OK, So …

At one point, readers were expected to believe that the Clark Kent gear was somehow stashed in Supes’ cape. But Batman needed a utility belt for his stuff, and the cape was to … Strike fear, maybe? Because bats? But over the years, there are capes and capes and capes and capes. They appear on a variety of characters drawn by a variety of artists for a variety of publishers.

I know folks who have worn superhero costumes professionally and I’ve been assured that some of the outfits are hugely uncomfortable, though a cape might make sense for, say, the non-caped Spider-Man in winter. On the other hand, Superman is presumably pretty indifferent to heat and cold, so (again) why his cape?

Maybe I’m most comfortable with capes on characters in the fantasy world (Doctor Strange, Fawcett’s Marvel Family, Mick Anglo’s spinoff Marvelman Family), because the concerns of real life can then be ignored? Supernaturally created figures can wear capes and raise no problems for me. As for the others, I continue to wonder why.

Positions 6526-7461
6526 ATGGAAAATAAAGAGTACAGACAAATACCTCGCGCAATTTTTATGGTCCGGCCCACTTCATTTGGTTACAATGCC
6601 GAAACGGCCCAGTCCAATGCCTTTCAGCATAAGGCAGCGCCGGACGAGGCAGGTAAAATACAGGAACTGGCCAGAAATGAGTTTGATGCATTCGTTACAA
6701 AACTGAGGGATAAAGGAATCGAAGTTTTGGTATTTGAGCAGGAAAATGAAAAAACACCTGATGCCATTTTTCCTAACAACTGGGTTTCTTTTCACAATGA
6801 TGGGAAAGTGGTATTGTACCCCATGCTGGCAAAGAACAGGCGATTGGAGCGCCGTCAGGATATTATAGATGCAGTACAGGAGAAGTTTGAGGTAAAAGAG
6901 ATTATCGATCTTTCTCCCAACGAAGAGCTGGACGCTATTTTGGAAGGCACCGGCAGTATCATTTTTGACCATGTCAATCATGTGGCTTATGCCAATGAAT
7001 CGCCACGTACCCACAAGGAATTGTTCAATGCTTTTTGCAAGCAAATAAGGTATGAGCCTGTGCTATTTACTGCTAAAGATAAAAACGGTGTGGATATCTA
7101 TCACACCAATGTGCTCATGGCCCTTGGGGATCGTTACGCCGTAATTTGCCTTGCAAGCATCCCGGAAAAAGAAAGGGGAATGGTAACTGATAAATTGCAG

On the Other Hand …

Maybe it’s about the art.

A cape adds a feeling of action to a scene. Bonus: It can leave less to draw. As I point out when people question the skin-tight costuming of supers, it’s easier for artists to draw characters that way—the art can be a simple “life study” with lines at neck, wrists, and ankles. Now, think how much easier it can be (and how much time can be saved), if part of the character is covered by a cape. Heck, if the cape is big enough, it can even save time that would otherwise have to be devoted to drawing backgrounds and other characters.

And a cape can convey “flight,” lightness, and motion, whether it uses bird or bat as an inspiration.

Steve Ditko's capeless superheroes

While Spider-Man may be Steve Ditko’s best known superhero, he designed a variety of approaches for a variety of characters. Doctor Strange’s cloak swirled to fantastic effect in Strange Tales #183 (January 1976). © 2016 Marvel But Ditko had made similar use of a simple overcoat in outfitting The Question in Blue Beetle #1 (June 1967). © 2016 DC Comics